Blossom Court, the new inpatient building for St Ann’s Hospital, prioritises independent access to outdoor space for patients, to promote their mental and physical wellbeing and reduce pressure on staff.
Designed by Medical Architecture for Barnet, Enfield and Haringey Mental Health NHS Trust, the building comprises three Adult Acute wards and one Eating Disorders ward, with shared accommodation including visiting space, staff rest and a multi-faith room. The building is part of wider development of the site to create a people-focused healthcare campus, masterplanned by Medical Architecture.
Consolidation to improve the quality of care
Over time, St Ann’s Hospital has seen multiple phases of rationalisation to make it more effective and efficient. At the time of project inception, over half of its buildings lay vacant. Maintaining this surplus estate was diverting vital spending away from the provision of healthcare.
Around the same time, Care Quality Commission reports identified that the Trust’s existing inpatient facilities, which dated back to the 1930’s, were no longer fit for purpose. The therapeutic environment was no longer appropriate for modem mental healthcare, and this impacted on patient experience and staff satisfaction.
Following extensive consultation, the Trust concluded that the surplus land would be allocated for residential development to fund the required healthcare improvements. At least 50% would be affordable homes, including dedicated units to ensure staff could afford to live locally.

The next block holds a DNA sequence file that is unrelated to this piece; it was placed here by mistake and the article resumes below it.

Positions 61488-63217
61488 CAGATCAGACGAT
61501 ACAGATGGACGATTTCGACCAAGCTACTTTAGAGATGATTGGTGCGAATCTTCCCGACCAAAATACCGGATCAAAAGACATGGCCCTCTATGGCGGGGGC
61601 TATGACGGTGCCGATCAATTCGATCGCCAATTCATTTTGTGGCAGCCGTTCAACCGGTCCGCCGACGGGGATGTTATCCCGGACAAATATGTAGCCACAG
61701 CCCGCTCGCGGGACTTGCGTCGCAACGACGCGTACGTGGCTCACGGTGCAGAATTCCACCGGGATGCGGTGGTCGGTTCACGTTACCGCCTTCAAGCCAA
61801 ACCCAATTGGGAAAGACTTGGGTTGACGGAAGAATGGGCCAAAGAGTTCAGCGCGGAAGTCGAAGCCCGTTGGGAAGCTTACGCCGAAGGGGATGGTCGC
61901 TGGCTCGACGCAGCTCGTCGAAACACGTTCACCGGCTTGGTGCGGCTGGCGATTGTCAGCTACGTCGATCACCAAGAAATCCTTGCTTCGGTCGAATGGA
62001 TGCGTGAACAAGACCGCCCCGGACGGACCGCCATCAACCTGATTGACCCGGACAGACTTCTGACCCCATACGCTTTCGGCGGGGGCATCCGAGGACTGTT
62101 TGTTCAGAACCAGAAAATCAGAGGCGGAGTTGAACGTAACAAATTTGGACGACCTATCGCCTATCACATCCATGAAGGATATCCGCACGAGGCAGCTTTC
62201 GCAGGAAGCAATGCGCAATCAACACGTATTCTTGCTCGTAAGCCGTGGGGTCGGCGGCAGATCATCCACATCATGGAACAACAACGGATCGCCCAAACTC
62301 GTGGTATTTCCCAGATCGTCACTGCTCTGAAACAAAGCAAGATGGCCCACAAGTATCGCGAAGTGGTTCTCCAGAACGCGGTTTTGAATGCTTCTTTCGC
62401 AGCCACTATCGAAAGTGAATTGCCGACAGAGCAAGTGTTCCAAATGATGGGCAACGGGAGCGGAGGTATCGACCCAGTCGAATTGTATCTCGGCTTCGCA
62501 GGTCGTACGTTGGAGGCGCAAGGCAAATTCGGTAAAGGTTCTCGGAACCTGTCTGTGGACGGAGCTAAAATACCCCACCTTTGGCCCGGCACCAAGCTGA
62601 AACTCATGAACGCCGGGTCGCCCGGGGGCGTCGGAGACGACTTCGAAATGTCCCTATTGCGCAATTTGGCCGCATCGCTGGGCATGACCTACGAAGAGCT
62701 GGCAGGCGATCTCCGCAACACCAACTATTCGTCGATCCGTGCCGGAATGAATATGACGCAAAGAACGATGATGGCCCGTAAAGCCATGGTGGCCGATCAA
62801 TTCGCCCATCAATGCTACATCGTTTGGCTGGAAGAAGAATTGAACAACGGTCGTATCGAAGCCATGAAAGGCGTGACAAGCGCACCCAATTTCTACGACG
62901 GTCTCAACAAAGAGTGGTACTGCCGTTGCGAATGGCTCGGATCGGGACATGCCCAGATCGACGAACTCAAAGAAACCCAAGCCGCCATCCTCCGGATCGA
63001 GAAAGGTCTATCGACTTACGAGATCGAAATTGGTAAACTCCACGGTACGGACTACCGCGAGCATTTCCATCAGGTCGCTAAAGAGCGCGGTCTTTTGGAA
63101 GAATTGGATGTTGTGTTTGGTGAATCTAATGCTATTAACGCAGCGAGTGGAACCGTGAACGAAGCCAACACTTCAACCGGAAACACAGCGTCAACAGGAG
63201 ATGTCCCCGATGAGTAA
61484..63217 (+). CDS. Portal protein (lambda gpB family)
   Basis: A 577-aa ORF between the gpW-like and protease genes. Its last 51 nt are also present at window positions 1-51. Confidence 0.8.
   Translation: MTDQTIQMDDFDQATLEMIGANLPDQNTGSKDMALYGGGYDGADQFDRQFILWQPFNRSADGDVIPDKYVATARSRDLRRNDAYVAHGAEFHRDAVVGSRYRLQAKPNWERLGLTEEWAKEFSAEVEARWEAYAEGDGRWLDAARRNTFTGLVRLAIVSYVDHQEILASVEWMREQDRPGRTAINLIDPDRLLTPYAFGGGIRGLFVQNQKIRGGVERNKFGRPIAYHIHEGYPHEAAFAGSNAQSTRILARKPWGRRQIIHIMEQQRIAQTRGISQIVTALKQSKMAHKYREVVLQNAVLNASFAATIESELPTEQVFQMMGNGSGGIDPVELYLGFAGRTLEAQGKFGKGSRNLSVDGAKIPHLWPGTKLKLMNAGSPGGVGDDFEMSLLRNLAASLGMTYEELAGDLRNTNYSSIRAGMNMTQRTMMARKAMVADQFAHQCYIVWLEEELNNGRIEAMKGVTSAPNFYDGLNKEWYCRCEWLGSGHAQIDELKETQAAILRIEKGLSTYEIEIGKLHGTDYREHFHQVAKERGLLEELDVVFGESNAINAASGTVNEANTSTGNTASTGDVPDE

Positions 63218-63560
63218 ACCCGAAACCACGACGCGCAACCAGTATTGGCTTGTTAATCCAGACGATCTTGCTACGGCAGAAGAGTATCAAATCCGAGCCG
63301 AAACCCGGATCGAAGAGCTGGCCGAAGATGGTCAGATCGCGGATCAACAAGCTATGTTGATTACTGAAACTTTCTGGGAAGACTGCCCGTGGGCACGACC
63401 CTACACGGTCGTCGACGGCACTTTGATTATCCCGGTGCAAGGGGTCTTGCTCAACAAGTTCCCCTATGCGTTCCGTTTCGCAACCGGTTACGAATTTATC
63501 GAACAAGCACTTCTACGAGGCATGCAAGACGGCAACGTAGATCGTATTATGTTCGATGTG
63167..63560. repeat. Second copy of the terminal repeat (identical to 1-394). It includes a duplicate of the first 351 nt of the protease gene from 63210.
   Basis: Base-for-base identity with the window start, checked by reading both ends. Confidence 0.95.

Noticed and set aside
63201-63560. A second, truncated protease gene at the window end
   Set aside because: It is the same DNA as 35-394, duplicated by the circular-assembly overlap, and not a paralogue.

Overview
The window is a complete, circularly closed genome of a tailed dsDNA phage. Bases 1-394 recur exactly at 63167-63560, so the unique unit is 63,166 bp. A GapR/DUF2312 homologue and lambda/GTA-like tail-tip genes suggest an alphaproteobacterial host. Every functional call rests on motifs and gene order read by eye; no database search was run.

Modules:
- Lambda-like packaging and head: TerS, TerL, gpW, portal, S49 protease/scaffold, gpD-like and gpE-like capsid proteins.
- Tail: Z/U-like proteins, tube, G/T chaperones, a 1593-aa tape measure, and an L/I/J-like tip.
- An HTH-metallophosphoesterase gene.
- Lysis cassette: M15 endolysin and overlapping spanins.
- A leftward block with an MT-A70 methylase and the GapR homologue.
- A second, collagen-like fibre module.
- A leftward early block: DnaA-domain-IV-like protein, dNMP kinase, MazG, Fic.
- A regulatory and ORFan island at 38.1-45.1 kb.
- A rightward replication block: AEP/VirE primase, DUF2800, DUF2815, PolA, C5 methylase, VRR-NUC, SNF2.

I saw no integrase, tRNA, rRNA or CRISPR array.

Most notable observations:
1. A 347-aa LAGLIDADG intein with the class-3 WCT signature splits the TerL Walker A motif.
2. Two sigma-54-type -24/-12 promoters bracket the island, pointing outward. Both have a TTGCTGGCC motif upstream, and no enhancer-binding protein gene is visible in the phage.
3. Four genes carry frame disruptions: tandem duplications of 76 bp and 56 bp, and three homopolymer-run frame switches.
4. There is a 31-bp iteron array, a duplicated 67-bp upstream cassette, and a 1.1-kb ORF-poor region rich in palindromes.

A people-focused healthcare campus
Medical Architecture worked closely with Barnet, Enfield and Haringey Mental Health NHS Trust to develop plans for a new mental health inpatient building, which would form the initial phase of a cohesive new healthcare campus.
The campus masterplan prioritises people, with roads and parking organised around the site perimeter. Buildings are organised along a generous boulevard where activities can safely spill out from individual buildings, creating an activated street scene.
To create a physical connection with the existing neighbouring community, the original perimeter wall was partly demolished; creating a new opening that connects the boulevard with the local network of streets. The new inpatient building is prominently located, promoting the hospital’s mental health services and challenging any stigma that surrounds them.
A therapeutic environment for patients and staff
The new building is designed to address the complex needs of a mental health ward with a simple solution and an integrated approach. The four wards are arranged around two private two-storey courtyards, each with a ward on its ground and first floor. The courtyard arrangement offers private views, abundant daylight and a positive focal point for its patients.